Counting has started in the Irish abortion referendum, hours after exit polls suggested a landslide vote in favour of liberalising the law.
Polls by The Irish Times and RTÉ suggested about 69% voted to repeal a part of the constitution that effectively bans terminations.
Taoiseach (prime minister) Leo Varadkar, who supported the reforms, said it looked as if the country was about to “make history”.
Counting began at 09:00 local time.
The official result is expected on Saturday evening.
Those taking part in Friday’s referendum were asked whether they wanted to repeal or retain a part of the constitution known as the Eighth Amendment, which says an unborn child has the same right to life as a pregnant woman.
An exit poll released by The Irish Times points to 68% Yes to 32% for No.
Tweeting on Friday night, Taoiseach Leo Varadkar said: “Thank you to everyone who voted today. Democracy in action. It’s looking like we will make history tomorrow… ”
In other reaction:
- Irish health minister Simon Harris tweeted: “Will sleep tonight in the hope of waking up to a country that is more compassionate, more caring and more respectful”
- Prominent No campaigner Cora Sherlock expressed disappointment at the exit polls but said the pro-life movement would “rise to any challenge it faces”. She added: “Let’s go into tomorrow with this in mind”
- Penny Mordaunt, the UK’s minister for women and equalities, called it a “historic and great day for Ireland and a hopeful one for Northern Ireland”. Northern Ireland’s abortion laws are much stricter than the rest of the UK
- The leader of Northern Ireland’s centrist Alliance Party, Naomi Long, said it appeared to be an “incredible result” for the Yes campaign
Currently, abortion is only allowed when a woman’s life is at risk, but not in cases of rape, incest or fatal foetal abnormality.
The turnout looks to have been higher than that for the country’s referendum on same-sex marriage and its most recent general election.
More than 3.2 million people were registered to vote in the referendum, with more than 100,000 new voters registering ahead of the poll.
The referendum was the result of a decades-long debate about abortion in the Republic of Ireland and was the country’s sixth vote on the issue.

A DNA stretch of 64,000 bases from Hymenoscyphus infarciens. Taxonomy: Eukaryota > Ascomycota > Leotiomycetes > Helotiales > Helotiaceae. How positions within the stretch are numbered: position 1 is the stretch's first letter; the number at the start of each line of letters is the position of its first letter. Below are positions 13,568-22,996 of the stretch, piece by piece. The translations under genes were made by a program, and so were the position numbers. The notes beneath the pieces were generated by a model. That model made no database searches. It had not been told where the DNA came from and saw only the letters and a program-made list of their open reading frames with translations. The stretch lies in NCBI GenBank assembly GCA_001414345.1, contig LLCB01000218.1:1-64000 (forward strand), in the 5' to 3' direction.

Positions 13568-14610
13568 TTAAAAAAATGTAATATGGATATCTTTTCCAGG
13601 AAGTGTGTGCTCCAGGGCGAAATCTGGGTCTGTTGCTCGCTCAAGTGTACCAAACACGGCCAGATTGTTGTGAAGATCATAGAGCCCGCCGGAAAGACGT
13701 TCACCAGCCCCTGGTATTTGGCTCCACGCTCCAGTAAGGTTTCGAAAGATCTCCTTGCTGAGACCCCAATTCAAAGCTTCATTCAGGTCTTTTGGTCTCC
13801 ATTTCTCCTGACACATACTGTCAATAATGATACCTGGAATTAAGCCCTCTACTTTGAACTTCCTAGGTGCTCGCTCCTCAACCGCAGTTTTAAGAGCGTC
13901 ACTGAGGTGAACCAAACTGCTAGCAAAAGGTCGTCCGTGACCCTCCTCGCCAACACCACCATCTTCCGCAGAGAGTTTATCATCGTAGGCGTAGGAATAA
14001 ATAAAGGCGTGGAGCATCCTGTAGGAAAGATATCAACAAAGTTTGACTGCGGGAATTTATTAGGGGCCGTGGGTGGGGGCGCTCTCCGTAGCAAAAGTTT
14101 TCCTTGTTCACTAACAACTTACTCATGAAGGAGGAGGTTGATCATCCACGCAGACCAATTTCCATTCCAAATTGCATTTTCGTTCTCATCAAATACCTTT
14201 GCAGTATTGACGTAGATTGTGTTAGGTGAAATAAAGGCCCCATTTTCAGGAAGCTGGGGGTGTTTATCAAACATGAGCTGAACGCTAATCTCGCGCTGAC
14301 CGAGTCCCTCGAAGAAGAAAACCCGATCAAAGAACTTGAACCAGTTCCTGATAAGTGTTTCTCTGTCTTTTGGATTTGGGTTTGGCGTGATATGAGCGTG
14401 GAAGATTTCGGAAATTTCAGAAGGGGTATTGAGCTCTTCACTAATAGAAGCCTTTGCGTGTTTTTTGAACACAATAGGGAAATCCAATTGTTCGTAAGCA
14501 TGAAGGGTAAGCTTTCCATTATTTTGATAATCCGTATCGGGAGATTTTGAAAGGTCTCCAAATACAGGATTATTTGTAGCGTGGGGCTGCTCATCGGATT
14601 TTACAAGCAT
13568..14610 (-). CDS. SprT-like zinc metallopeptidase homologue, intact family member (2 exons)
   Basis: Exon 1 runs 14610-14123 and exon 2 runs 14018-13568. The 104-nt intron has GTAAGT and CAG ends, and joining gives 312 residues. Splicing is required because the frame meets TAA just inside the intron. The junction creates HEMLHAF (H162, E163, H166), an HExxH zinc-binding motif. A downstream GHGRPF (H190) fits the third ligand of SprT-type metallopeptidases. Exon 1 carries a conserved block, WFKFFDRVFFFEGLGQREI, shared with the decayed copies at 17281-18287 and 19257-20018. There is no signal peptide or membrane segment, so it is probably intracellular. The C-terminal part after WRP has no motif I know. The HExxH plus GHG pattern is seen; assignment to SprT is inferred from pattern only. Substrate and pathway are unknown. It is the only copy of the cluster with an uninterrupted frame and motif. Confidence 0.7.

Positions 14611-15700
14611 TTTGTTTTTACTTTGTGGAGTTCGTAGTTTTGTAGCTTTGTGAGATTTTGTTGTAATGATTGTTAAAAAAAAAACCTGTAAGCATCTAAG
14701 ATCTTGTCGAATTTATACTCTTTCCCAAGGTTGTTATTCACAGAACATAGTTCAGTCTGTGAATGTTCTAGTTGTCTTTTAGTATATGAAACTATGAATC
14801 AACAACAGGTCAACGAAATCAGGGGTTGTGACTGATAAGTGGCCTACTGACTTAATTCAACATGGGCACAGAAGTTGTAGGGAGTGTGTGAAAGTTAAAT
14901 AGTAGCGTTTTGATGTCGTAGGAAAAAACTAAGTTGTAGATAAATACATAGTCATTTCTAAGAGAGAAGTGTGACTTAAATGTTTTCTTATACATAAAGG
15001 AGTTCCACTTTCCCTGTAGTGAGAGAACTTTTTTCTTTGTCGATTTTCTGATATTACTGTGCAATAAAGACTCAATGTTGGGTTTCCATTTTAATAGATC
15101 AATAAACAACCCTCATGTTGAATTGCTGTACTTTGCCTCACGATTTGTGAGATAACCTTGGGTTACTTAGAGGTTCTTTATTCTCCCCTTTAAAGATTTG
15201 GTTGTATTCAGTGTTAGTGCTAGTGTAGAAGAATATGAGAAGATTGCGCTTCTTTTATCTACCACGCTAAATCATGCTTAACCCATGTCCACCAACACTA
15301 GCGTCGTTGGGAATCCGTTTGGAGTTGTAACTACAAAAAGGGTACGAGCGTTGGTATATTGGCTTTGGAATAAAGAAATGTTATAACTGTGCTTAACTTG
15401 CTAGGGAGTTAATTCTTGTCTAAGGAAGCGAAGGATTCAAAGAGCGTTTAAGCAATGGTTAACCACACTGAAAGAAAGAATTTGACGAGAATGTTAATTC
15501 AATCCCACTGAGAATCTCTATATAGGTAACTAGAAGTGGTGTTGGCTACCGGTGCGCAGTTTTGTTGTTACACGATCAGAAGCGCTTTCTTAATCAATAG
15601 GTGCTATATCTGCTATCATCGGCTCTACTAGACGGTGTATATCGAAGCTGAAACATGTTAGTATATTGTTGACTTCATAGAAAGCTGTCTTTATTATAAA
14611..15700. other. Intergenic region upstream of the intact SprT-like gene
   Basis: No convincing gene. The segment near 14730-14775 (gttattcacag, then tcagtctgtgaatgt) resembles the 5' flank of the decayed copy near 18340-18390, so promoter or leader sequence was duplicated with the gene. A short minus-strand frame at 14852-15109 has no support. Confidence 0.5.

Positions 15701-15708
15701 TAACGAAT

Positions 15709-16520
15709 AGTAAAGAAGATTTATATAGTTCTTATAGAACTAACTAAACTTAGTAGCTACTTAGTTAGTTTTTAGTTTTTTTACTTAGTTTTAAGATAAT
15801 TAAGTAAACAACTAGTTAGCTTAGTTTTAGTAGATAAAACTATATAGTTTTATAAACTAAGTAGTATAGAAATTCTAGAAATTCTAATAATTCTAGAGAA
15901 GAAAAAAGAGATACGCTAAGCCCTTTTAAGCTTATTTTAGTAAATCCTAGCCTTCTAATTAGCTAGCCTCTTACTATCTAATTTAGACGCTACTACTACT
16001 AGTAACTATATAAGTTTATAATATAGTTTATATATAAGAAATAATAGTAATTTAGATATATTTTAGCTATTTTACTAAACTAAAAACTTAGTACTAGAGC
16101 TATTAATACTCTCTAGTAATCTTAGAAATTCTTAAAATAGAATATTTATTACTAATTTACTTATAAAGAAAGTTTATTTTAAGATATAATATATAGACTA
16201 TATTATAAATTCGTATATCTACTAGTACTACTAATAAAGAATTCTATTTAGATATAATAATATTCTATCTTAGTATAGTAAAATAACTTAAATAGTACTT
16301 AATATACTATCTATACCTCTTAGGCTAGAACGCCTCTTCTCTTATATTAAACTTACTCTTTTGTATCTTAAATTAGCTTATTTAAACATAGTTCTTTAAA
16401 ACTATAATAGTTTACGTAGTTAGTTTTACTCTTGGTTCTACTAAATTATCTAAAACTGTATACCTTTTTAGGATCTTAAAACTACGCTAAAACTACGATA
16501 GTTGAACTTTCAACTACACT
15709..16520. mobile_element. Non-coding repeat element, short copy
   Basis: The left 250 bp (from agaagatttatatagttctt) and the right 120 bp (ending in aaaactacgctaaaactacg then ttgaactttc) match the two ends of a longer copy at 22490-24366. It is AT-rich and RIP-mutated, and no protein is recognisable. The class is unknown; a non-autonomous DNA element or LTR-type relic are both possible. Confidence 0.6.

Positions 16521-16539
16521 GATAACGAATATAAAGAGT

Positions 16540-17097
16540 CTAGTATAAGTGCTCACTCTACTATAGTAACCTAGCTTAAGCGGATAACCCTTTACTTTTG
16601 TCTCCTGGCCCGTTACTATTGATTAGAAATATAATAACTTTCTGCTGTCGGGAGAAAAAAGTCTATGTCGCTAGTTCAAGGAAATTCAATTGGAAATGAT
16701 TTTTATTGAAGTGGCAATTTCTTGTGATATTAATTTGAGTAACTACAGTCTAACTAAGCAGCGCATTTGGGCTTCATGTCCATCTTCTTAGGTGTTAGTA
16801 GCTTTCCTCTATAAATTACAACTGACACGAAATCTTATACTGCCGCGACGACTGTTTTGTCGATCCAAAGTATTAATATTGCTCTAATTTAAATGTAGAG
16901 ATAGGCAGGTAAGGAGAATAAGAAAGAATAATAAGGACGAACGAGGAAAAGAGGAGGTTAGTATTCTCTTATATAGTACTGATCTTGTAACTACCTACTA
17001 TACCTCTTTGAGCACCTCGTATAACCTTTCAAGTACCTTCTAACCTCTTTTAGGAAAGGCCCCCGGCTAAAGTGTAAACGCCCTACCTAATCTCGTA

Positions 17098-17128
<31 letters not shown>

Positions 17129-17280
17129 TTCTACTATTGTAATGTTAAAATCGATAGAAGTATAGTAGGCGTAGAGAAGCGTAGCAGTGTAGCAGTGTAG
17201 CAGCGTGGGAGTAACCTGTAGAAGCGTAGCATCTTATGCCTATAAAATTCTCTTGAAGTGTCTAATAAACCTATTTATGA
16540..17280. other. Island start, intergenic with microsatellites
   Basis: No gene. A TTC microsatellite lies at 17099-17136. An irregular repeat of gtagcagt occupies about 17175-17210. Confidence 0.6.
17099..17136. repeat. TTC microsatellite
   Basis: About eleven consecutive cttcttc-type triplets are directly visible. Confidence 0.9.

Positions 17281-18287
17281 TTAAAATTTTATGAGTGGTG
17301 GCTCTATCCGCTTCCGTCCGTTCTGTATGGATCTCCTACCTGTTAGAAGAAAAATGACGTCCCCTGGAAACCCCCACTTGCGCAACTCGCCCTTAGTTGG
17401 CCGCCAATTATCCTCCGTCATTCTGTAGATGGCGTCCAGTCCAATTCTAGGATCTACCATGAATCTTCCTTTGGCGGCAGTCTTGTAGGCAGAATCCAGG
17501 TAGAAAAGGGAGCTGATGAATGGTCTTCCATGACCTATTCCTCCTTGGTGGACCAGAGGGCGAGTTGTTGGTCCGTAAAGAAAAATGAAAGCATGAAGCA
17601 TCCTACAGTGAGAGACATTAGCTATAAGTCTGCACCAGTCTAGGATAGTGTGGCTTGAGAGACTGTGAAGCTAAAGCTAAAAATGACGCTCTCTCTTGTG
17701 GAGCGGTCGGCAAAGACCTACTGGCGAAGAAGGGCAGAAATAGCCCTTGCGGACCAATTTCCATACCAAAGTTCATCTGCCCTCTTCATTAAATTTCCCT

Where does the law stand?
The now-controversial Eighth Amendment was introduced after a referendum in 1983.
It “acknowledges the right to life of the unborn and, with due regard to the equal right to life of the mother, guarantees in its laws to respect, and, as far as practicable, by its laws to defend and vindicate that right” – meaning the life of the woman and the unborn are seen as equal.
Since 2013, terminations have only been allowed in Ireland when the life of the mother is at risk, including from suicide.
The maximum penalty for accessing an illegal abortion is 14 years in prison.
In 2017, the Citizens’ Assembly, a body set up to advise the Irish government on constitutional change, voted to replace or amend the part of Ireland’s Constitution which strictly limits the availability of abortion.
So the Irish people were asked if they wanted to remove the Eighth Amendment and allow politicians to set the country’s abortion laws in the future.
The wording on the ballot paper was: “Provision may be made by law for the regulation of termination of pregnancies.”
The ballot paper did not mention the Eighth Amendment or abortion, instead asking: “Do you approve of the proposal to amend the Constitution contained in the undermentioned Bill?”
Those who wanted to retain the Eighth Amendment voted No, while those who wanted to replace it voted Yes.
If a majority has voted yes – as appears to be the case – then the Irish government’s recommendation is that women will be able to access a termination within the first 12 weeks of their pregnancy.
However, beyond 12 weeks, abortions would only be permitted where there is a risk to a woman’s life or of serious harm to the physical or mental health of a woman, up until the 24th week of pregnancy.
Terminations would also be permitted in cases of fatal foetal abnormality.